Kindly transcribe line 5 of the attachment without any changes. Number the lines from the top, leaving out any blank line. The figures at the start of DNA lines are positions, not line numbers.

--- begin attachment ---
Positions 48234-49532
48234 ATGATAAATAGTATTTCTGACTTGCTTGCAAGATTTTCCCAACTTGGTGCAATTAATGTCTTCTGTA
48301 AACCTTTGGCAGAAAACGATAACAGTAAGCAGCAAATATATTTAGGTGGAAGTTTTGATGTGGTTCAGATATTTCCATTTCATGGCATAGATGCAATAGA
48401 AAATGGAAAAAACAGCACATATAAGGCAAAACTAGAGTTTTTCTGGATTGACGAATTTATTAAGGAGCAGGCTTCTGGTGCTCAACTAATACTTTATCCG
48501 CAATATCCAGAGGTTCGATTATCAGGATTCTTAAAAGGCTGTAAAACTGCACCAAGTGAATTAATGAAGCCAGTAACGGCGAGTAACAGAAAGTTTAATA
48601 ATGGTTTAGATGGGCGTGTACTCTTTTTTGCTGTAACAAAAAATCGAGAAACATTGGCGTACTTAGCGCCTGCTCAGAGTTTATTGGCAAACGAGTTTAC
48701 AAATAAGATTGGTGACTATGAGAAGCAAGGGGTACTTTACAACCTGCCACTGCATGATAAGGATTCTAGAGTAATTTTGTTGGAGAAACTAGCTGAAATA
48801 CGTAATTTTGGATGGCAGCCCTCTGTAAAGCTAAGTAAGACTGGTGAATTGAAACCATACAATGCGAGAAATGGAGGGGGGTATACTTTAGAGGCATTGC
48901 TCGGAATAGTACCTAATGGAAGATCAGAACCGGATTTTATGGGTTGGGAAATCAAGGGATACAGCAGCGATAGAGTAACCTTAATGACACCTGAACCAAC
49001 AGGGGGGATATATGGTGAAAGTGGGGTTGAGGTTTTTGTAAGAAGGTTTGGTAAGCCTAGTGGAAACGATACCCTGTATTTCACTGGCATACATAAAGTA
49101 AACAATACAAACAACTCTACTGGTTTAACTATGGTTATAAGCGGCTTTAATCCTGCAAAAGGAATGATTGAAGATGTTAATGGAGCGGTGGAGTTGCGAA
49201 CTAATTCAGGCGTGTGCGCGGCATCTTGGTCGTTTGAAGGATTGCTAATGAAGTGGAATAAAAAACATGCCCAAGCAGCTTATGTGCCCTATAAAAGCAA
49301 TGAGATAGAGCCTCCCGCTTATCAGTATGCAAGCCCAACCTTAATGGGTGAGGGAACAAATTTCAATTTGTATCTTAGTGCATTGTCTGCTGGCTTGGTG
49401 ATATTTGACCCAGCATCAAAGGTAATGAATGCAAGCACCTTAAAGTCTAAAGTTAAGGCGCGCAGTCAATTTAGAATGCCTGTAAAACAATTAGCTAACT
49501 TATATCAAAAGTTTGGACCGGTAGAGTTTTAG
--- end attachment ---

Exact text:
48501 CAATATCCAGAGGTTCGATTATCAGGATTCTTAAAAGGCTGTAAAACTGCACCAAGTGAATTAATGAAGCCAGTAACGGCGAGTAACAGAAAGTTTAATA